The International Monetary Fund (IMF) has endorsed $148 million in emergency credit to Guinea to boost its economy as the COVID-19 (coronavirus) pandemic continues to ravage the global economy. The fund would help to revive the economy after a hard blow from the pandemic that is crippling its mining sector.
According to the IMF, “worsening global conditions and a rapidly spreading local outbreak have deteriorated Guinea’s short-term growth prospects and hindered mining exports and tax revenues.” However, local transmission of the virus has brought about a reduction of mining activities, causing a stunt in economic growth. This latest IMF fund will help scale up productions and boost revenue generation for the West African country.
In a report, the IMF approved the use of $650 million to Guinea in 2017. The fund was raised for non-concessional borrowing to finance improvements to infrastructure, higher education and water in Guinea. In effect, the 2017 fund was to help bring development in the country and also cushion the negative impacts that mining imposes on host communities.
Studies show that bauxite mining would have significant impacts on the hydrology of the surrounding landscape unless it is well managed. Many residents have told the Human Rights Watch that this could have been responsible for reduced water levels and quality in the local rivers, streams and wells.
Water supply is under threat in Guinea’s mining communities as thousands of people do not enjoy sufficient clean water. Many residents in host communities depend on the daily delivery of water tankers by mining consortiums. It has equally caused a gradual loss of livelihood for some of its people.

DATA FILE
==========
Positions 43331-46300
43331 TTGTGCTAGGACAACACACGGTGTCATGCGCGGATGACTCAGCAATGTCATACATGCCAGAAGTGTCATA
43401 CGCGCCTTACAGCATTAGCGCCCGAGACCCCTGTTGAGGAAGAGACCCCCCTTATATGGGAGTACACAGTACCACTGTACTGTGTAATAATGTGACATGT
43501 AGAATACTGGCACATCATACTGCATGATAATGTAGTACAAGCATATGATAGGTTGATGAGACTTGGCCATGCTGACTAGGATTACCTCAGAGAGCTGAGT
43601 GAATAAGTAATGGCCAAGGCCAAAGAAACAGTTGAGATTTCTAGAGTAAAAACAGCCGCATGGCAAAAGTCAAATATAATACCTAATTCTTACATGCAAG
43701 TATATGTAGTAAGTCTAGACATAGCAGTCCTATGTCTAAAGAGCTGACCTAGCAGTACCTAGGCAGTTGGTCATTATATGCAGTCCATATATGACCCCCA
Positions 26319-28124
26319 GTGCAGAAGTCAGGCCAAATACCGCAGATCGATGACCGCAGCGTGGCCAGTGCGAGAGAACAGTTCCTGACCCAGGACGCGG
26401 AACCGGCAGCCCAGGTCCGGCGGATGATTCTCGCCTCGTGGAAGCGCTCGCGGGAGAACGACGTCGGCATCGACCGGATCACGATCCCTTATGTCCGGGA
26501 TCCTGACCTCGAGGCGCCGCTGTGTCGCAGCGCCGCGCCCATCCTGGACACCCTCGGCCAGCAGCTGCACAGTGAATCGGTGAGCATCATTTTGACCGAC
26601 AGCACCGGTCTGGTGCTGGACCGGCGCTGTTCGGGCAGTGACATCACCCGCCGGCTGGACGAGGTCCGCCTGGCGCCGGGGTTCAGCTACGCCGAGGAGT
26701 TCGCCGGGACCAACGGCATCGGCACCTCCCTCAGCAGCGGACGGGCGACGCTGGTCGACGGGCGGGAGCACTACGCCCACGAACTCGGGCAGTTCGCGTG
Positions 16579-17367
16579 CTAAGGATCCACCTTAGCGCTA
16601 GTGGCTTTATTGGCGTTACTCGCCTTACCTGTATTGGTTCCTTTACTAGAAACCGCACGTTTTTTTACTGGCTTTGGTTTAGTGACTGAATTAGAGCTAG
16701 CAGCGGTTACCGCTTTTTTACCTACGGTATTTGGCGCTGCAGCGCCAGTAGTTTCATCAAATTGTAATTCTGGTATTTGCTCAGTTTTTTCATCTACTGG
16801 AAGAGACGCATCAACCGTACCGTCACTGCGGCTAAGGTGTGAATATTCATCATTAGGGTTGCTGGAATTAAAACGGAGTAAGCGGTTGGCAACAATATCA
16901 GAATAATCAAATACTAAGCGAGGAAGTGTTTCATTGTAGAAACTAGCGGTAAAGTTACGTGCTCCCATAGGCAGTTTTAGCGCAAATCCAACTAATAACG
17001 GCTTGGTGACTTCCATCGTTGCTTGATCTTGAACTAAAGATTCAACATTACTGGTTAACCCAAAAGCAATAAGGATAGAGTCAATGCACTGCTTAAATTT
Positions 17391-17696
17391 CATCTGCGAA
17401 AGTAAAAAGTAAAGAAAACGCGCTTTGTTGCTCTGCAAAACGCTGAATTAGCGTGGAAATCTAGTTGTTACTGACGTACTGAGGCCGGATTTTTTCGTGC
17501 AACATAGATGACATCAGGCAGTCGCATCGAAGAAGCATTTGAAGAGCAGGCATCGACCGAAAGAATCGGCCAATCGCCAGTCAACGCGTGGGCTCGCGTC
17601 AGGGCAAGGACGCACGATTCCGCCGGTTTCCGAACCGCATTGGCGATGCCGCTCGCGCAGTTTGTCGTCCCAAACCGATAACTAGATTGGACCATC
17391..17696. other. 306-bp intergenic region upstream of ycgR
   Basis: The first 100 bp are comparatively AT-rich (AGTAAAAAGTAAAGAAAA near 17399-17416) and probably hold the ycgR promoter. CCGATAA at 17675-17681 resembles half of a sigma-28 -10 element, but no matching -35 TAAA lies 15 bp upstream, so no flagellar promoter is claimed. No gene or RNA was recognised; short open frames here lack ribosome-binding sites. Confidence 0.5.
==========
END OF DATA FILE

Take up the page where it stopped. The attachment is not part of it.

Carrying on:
Situated in West Africa, the Republic of Guinea has the largest bauxite reserves in the world and is the sixth global producer of the mineral. The country is home to over a third of the global reserves of bauxite, estimated at 40 billion tons. The West African country also has untapped deposits of high-grade iron ore, graphite and nickel-cobalt, plus significant reserves of gold, diamonds and gemstones.
Before the pandemic, Guinea’s Ministry of Mines and Geology had forecasted that the country’s bauxite production could reach up to 60 million tons by 2020. But the pandemic has caused a decline in economies, globally and Guinea is not spared. Civil unrest hindered mining explorations in the country for the whole of the first decade of the 21st century. However, it began its first project in 2015, La Société Minière de Boké (SMB), a joint venture that includes a Chinese company that is the largest aluminium producer in the world. The SMB consortium has rapidly expanded since it began operating in 2015 and is already Guinea’s biggest exporter.